Parliament exempt from own law; regulator powerless to order disclosure

House of Commons issues certificate banning disclosure under the Freedom of Information Act

The House of Commons has refused to release the names and salaries of MPs staff paid from the public purse using a loophole in the Freedom of Information Act.

In a decision notice soon to be published, the Information Commissioner Richard Thomas ruled that disclosing the names of MPs staff did not violate the Data Protection Act, but he was powerless to order disclosure after the Speaker of the House issued a certificate claiming publication was ‘prejudicial to the effective conduct of public affairs.’

The certificate was issued May 2006, almost a year and a half after I filed the original request on 2 January 2005. This is the first time the Speaker has issued a certificate to the Information Commissioner blocking his ability to order disclosure. The House of Commons cannot say definitively if other certificates have been issued to private individuals blocking disclosure under the Act. According to a Commons spokesman, there is a possibility that similar certificates may have been issued to private individuals but they were unsure and ‘checking into it’. It’s frightening to know that censorship like this is happening, but even worse that the Commons does not even record it.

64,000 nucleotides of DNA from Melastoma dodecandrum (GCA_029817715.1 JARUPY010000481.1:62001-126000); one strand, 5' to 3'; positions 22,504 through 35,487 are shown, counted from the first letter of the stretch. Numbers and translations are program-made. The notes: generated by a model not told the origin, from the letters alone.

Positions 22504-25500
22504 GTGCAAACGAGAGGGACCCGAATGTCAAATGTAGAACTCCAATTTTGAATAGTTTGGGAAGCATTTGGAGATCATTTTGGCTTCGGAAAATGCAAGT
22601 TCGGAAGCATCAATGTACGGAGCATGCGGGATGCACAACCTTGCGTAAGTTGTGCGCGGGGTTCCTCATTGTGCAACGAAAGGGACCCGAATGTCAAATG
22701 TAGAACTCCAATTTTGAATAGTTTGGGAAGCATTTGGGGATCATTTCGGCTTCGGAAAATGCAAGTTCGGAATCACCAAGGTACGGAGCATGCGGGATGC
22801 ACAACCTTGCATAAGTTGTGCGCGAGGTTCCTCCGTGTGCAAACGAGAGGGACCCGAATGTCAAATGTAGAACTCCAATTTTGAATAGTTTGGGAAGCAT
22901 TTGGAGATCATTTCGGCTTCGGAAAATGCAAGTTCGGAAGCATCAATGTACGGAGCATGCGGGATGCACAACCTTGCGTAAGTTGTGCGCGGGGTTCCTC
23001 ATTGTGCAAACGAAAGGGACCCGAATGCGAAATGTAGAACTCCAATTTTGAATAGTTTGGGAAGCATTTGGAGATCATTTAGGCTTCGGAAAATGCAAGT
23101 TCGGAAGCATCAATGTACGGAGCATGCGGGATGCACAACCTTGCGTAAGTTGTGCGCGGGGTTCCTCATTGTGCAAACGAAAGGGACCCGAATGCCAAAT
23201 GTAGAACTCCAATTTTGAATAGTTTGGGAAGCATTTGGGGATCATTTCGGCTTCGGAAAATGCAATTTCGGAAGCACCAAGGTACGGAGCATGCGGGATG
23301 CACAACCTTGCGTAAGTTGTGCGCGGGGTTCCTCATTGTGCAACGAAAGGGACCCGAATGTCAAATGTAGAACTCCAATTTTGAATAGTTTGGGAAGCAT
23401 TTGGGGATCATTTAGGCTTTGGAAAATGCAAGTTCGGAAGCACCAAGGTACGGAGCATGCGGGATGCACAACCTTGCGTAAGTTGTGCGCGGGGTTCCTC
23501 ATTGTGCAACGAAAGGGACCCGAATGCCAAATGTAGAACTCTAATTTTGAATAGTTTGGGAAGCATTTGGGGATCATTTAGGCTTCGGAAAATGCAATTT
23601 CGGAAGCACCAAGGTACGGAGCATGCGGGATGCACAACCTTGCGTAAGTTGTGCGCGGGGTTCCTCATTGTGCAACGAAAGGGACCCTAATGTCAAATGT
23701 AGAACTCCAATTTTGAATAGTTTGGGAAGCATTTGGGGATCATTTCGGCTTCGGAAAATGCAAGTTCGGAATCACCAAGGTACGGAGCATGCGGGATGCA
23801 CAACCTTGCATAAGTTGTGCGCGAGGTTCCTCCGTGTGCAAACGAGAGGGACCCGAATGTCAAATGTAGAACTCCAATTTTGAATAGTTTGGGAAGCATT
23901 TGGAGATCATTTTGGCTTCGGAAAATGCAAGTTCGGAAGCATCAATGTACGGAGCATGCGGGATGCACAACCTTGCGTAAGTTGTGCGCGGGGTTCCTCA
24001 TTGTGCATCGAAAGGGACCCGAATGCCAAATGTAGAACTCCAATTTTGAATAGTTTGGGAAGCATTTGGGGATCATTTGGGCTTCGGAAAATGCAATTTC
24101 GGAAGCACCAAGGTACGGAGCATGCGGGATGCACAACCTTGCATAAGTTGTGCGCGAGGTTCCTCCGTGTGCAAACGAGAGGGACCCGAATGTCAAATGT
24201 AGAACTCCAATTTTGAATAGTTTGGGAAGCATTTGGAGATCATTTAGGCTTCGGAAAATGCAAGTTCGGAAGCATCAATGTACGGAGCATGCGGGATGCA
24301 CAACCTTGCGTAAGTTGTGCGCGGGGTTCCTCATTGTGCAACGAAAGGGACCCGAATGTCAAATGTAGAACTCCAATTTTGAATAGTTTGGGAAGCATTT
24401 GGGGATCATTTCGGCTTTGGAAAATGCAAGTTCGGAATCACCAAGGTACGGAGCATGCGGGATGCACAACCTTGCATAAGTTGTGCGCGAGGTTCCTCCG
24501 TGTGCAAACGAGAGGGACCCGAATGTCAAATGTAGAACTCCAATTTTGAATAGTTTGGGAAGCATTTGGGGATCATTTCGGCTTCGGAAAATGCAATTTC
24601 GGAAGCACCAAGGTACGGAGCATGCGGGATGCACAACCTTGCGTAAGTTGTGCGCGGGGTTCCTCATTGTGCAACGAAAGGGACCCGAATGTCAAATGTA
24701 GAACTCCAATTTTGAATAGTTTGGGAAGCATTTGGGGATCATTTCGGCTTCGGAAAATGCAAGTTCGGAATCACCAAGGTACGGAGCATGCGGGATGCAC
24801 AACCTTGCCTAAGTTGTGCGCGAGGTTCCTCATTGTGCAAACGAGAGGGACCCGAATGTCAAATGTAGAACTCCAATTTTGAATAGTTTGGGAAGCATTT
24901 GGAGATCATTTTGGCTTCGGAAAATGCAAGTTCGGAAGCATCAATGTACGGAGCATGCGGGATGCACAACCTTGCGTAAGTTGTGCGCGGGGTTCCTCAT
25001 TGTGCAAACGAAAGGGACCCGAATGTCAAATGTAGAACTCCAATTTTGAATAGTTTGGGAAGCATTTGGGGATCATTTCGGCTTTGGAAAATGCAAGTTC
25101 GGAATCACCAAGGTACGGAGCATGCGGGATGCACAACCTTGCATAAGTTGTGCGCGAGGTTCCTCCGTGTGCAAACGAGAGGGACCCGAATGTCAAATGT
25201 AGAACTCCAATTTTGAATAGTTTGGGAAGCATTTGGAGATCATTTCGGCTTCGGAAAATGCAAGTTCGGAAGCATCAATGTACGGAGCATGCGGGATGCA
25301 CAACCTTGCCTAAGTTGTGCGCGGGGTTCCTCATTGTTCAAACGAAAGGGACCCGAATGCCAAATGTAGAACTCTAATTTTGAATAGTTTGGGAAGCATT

The timing of the certificate is also suspicious. If the information was really prejudicial then why wait until the last minute to issue this certificate? MPs are simply grasping at straws to avoid being accountable to the public who pay their wages.

In most cases the exemption cited (section 36 of the Act) is qualified and officials must prove why secrecy is in the public interest. However, in a remarkable show of hypocrisy, Parliament exempted itself from the requirement it imposes on other public bodies. As such, information held by either the House of Commons or House of Lords is absolutely exempt and the Commissioner can neither order disclosure nor make an assessment of the public interest argument.